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Finnish Retailer Gets Quick ROI on Item-Level RFID
Finnish apparel firm NP Collection reports that it expects full ROI in less than six months for its 80,000-item garment tagging program. The payback comes from reduced out-of-stocks and improved replenishment at retail, and streamlined operations in the supply chain. The company plans major system expansion in 2008.
Nov 16, 2007—This article was originally published by RFID Update.
November 16, 2007—Finnish apparel designer and manufacturer NP Collection says it expects full ROI in less than six months from a pilot program in which Gen2 tags were placed on 80,000 individual garments. The project has been so successful that the company plans to more than triple the amount of garments tagged in 2008, add new in-store applications, and expand collaboration with suppliers and logistics providers.
"Increase in turnover by reduction of out-of-stock situations is the major contributor to the business case. There are not any actual measurements yet, but we could assume that every fourth event in a store might end up as an out-of-stock case," NP Collection managing director Risto Rosendahl told RFID Update.
In an announcement released by tag supplier UPM Raflatac, Rosendahl said: "Thanks to our state-of-the-art RFID solution, the product handling rate has improved tenfold and human error has been eliminated. We expect to reach ROI in six months."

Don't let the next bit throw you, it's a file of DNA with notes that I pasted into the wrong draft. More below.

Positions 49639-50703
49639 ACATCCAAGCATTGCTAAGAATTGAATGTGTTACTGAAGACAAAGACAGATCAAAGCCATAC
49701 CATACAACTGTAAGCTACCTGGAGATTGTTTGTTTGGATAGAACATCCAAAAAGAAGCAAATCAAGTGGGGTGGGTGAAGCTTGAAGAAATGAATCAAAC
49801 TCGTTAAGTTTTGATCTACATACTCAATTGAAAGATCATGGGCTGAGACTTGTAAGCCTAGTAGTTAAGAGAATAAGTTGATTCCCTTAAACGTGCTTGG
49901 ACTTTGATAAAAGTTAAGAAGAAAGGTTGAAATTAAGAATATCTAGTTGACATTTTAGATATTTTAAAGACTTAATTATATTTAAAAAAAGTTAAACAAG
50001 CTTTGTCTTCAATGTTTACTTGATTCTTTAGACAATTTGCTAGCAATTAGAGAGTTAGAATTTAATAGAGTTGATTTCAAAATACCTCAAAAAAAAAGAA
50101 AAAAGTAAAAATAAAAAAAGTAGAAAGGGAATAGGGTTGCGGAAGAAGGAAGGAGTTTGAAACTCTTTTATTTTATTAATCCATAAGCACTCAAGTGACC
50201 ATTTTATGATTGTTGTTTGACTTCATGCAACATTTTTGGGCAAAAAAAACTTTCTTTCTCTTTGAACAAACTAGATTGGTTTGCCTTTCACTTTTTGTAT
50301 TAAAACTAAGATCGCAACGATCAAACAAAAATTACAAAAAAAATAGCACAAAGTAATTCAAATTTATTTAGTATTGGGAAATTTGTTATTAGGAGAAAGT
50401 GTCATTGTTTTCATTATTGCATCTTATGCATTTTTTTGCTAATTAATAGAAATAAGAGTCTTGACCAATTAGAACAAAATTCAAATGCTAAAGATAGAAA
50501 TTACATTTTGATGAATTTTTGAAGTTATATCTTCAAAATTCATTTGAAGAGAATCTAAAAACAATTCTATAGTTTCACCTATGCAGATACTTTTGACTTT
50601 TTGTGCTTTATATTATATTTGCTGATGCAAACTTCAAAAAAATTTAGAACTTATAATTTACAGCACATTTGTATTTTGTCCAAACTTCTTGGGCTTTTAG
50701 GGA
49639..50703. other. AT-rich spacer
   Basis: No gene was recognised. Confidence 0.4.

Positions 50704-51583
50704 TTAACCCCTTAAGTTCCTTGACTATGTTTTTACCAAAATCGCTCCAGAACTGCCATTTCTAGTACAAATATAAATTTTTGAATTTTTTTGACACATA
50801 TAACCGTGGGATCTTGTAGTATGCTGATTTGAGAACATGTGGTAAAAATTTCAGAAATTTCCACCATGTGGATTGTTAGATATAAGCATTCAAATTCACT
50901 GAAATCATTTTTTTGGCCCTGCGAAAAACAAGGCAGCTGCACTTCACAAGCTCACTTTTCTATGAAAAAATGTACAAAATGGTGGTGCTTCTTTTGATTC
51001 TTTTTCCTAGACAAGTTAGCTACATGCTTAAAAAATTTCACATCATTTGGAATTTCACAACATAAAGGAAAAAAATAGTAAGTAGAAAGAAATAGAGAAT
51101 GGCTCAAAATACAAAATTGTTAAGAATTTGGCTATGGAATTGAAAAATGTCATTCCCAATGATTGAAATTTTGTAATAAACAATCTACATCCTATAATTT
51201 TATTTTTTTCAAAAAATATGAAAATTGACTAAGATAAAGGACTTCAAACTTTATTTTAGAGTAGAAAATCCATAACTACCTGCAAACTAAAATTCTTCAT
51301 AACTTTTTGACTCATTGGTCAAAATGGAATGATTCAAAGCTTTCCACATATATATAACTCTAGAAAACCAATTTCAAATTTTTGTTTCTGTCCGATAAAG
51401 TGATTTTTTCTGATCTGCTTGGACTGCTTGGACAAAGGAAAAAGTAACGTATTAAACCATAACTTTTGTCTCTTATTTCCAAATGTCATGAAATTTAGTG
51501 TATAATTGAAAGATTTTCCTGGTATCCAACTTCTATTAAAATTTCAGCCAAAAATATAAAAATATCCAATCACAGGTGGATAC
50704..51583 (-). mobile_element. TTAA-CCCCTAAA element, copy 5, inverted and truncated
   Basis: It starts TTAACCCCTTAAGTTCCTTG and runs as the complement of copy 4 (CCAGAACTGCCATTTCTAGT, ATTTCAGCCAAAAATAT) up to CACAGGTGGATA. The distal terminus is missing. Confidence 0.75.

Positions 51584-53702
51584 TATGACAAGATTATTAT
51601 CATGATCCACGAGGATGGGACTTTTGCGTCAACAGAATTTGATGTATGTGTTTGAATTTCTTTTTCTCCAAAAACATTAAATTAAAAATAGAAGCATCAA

Garments are tagged at the point of manufacture in Europe and read each time they are received and shipped from distribution centers. Product tags are currently read in six company-owned stores and in an NP Collection distribution center. The company expects to tag 250,000 items in 2008, and to possibly extend source tagging to products manufactured in China.
NP Collection merchandise is sold in about 500 stores in Scandinavia, Europe, and Russia, and the company is working with retailers to install RFID infrastructure to support expanded tracking plus new merchandising, smart shelf, and possibly security applications. It is also expanding the system so its suppliers and logistics provider Itella make more use of RFID tag data and the advance ship notices (ASNs) that the system automatically generates.
"The apparel supply chain involves a lot of slow manual processes," said Rosendahl. "Stock-level inventory management and improved customer service contribute to the ROI. Improved processes [have] less mistakes, and this means a really huge cost savings in apparel logistics."
Finnish firms RDN, Salpomec, and Vilant Systems provided integration services. The readers came from ADT, and SML converted Raflatac inlays into smart labels.
NP Collection began tagging garments in September, the same month European retailer METRO Group announced an item-level tracking program that was hailed as the first of its kind (see METRO Unveils Warehouse-to-Checkout RFID System and Why METRO's Item-Level RFID Deployment Matters).
Apparel tracking is becoming increasingly fashionable in Europe. European fashion houses Lemmi Fashion and Throttleman each previously disclosed RFID programs (see Kids Clothes Firm Outgrows HF, Puts on Gen2 RFID and TAGSYS Announces Two Apparel RFID Deployments, respectively).
Dillard's was the last US retailer to announce an item-level garment tracking program, but provided few details (see Dillard's Announces Item-Level RFID Pilot).
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